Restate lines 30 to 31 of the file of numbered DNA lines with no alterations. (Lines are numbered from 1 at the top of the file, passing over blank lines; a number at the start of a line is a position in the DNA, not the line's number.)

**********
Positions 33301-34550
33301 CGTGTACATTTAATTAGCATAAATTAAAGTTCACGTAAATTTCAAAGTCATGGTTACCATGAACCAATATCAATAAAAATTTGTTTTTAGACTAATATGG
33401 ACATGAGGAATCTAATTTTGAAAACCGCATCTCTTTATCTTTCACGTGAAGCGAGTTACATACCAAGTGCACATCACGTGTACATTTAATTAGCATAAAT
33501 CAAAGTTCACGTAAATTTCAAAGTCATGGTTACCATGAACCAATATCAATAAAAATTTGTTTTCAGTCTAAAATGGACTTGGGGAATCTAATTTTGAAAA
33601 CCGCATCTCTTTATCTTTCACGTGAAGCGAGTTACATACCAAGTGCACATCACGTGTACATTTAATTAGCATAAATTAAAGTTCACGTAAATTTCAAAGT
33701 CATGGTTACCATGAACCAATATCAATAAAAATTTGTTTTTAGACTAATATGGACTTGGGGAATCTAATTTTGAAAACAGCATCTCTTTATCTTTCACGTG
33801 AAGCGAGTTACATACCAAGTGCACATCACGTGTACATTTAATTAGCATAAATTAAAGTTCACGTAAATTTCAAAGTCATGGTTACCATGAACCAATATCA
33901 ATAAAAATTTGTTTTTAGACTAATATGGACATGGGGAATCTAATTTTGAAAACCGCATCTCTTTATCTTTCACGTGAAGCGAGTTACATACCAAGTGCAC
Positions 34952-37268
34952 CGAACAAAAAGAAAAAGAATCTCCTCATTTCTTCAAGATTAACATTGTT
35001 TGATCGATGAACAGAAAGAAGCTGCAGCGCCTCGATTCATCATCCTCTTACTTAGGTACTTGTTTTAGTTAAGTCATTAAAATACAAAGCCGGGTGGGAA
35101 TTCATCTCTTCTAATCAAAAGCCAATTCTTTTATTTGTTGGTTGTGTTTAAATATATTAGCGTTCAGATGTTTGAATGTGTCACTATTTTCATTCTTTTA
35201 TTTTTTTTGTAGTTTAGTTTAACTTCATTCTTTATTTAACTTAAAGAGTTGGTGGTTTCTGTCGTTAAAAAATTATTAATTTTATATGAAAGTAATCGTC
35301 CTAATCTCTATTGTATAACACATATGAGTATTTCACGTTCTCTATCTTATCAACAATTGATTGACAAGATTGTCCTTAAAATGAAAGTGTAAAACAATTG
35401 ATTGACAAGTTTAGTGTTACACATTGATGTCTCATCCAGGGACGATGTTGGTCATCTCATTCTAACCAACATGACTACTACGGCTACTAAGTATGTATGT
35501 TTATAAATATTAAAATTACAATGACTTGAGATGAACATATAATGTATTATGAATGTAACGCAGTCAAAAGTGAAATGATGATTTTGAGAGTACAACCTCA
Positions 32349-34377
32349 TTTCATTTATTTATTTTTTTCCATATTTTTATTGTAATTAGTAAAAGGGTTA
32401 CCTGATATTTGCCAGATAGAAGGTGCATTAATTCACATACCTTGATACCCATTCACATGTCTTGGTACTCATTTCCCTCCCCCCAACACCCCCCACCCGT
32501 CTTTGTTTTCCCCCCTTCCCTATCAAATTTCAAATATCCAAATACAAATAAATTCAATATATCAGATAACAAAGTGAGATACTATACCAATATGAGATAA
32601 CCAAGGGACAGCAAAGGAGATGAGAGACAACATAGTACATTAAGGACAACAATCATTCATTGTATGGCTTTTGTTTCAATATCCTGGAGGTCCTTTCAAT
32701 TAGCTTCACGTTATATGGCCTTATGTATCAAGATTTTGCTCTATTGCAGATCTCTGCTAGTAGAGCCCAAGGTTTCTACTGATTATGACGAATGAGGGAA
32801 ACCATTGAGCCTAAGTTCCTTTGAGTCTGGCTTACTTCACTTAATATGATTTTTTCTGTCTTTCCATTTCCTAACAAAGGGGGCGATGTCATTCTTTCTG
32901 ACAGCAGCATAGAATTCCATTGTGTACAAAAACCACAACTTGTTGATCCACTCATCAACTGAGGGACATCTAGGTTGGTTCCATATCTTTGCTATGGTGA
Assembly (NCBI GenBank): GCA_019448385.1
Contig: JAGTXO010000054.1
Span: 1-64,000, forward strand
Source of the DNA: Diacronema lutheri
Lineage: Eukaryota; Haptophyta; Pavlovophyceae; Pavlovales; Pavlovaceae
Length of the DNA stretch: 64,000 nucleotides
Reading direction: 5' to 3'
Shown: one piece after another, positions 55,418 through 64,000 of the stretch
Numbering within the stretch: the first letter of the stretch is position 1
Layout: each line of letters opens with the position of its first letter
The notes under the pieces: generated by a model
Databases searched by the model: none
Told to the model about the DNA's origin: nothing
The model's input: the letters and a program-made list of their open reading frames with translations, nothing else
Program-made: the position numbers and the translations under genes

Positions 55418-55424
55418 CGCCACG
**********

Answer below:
Length of the DNA stretch: 64,000 nucleotides
Reading direction: 5' to 3'